It remains to be seen whether these countries will turn to predominantly Muslim immigration in response to this trend.

You quote:
"Both Britain and France now project that their populations will rise from the current 60 million each to more than 75 million by mid-century.....[in France] the immigrant population is responsible for only five percent of the rise in the birthrate."

Do they mean "five percent" of the projected "rise in the birthrate"? In any case, the relevant distinction again is between Muslims and non-Muslims. Obviously some of the growth would be due to Muslims who are there in France and Britain now and who are not immigrants.

Also, my cited article seems inconsistent with what your author claims. For example,

"In only five countries—Belgium, France, Italy, the Netherlands, and Spain—is the fertility rate now more than one-tenth of a percentage point higher than it was a decade ago. The largest increase has been in France, where the fertility rate has risen from 1.7 in 1995 to 1.9 in 2005 and an estimated 2.0 in 2006.7 Interestingly a large share (perhaps half) of the total increase in births has been due to a marked increase in the fertility of France’s sizeable population of immigrant mothers, especially Muslim mothers.8 Notwithstanding the higher fertility rate of immigrants, most
demographers do not believe that the recent uptick in fertility heralds a major
turnaround in the long-term trend. In most countries, it appears to be the result of a temporary “timing shift” that will soon run its course."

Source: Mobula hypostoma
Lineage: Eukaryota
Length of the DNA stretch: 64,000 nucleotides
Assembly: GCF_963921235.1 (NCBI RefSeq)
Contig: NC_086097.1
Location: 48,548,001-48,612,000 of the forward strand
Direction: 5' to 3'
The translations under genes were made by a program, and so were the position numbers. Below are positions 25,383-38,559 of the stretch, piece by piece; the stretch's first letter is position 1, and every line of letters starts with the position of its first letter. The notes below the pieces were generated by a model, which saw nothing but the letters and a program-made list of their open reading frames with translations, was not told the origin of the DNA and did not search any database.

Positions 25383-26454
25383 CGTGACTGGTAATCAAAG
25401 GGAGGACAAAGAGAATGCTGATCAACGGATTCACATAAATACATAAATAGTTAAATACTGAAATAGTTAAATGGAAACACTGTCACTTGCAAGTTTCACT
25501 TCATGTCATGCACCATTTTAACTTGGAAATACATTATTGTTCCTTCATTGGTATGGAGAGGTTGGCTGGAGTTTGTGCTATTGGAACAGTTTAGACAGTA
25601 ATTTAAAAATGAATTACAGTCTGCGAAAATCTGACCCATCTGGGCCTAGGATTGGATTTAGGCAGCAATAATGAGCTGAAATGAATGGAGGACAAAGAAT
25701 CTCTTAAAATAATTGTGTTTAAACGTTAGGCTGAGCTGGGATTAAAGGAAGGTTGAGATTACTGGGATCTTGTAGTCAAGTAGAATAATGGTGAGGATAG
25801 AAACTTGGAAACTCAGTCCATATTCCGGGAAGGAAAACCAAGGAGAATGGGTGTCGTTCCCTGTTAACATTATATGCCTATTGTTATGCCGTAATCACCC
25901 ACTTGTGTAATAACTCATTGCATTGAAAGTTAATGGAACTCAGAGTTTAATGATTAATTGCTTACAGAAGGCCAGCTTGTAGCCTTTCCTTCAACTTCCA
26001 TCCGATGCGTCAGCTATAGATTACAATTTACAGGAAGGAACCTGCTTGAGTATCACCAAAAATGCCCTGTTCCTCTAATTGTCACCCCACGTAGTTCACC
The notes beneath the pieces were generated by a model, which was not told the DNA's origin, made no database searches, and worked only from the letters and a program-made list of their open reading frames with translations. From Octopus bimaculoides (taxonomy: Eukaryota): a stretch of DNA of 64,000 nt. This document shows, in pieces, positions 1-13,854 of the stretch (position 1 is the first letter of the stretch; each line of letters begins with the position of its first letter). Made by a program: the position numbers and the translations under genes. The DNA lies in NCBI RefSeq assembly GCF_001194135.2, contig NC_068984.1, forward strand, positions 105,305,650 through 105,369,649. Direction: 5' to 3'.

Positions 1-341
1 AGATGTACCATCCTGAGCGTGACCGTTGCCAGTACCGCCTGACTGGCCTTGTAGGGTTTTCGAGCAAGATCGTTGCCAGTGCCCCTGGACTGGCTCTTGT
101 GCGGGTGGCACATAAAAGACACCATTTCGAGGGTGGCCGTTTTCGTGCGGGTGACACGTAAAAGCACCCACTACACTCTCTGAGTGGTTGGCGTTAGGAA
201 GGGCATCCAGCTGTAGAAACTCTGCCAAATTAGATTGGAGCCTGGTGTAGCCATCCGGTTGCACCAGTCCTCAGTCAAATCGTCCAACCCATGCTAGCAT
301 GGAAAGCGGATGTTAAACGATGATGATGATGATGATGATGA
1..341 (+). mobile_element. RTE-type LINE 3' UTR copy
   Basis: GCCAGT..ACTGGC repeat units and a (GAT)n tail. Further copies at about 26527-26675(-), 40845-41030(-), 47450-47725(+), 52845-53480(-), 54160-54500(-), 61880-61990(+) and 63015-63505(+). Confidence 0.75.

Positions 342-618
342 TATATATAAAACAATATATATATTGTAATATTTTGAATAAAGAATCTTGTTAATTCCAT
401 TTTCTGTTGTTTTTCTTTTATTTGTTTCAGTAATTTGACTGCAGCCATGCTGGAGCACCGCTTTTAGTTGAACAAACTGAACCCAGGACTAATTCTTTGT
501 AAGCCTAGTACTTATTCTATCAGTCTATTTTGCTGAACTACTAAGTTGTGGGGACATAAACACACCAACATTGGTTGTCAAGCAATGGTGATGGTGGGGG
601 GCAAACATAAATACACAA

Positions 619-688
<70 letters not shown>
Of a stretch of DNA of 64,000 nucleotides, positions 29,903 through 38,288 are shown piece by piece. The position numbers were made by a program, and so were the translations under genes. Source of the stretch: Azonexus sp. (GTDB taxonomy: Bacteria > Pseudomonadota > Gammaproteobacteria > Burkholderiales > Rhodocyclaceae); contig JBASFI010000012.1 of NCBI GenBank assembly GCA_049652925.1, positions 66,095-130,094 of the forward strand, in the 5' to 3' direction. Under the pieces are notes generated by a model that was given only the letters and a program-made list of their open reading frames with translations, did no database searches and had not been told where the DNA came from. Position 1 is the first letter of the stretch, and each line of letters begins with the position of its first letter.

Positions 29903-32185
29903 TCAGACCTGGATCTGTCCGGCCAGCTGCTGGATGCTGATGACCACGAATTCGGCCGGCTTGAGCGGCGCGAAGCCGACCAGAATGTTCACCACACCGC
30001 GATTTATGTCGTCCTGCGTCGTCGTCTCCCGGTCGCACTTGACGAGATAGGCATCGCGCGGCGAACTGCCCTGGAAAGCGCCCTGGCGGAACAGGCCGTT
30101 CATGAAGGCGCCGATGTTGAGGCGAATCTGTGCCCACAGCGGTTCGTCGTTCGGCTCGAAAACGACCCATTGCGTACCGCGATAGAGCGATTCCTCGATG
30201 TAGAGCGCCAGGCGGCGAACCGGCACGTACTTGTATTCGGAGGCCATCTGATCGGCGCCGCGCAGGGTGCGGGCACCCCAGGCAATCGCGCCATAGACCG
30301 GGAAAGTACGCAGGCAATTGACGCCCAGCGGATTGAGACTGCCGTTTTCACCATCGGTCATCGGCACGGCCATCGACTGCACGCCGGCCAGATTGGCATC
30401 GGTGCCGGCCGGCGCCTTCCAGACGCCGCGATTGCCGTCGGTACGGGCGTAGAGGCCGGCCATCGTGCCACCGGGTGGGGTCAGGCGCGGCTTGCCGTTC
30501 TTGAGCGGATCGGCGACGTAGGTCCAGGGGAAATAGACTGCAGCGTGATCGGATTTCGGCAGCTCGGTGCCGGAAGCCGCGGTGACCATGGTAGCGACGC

http://www.csis.org/media/csis/pubs/080331_gai_gr...

You write:
"This doesn't prove what those countries will look like in 50 years either. We can't know that. But we can know that it's unknowable."

We can make educated guesses based on what we do know. We do know that the Muslim populations of many Western countries have increased dramatically over the past few decades. At the same time, perhaps due to a variety of economic, cultural and religious factors, non-Muslim fertility rates are much lower than Muslim fertility rates.

13 years ago @ Islam in Europe - Muslim Demographics - ... · 0 replies · +1 points

Infidel753,

Thanks for posting that.

".....the birthrates of Muslim women in Europe—and around the world—have been falling significantly for some time...."

In some European countries this may be true. However, the key issue is what the level of fertility rate is for Muslims as compared with non-Muslims. The author of your cited article notes

"Between 1990 and 2005, for example, the fertility rate in the Netherlands for Moroccan-born women fell from 4.9 to 2.9"

That's still much higher than the overall fertility rate for the Netherlands, which the CIA Factbook estimates to be 1.66. By logical deduction, we can infer that the non-Muslim fertility rate in the Netherlands is somewhere less than 1.66.

Also
"In 1970, ¬Turkish-¬born women in Germany had on average two children more than ¬German-¬born women. By 1996, the difference had fallen to one child, and it has now dropped to half that number.”

The CIA Factbook estimates the German fertility rate at 1.41. If the fertility rate of non-Muslim German women is slightly below 1.41, and if Turkish born women have 0.5 more than that (putting them at 1.91), then again we see predominantly Muslim women having more children than non-Muslim women. Also note, again, some of the German-born women are Muslims who would probably tend to have more children than non-Muslim German women.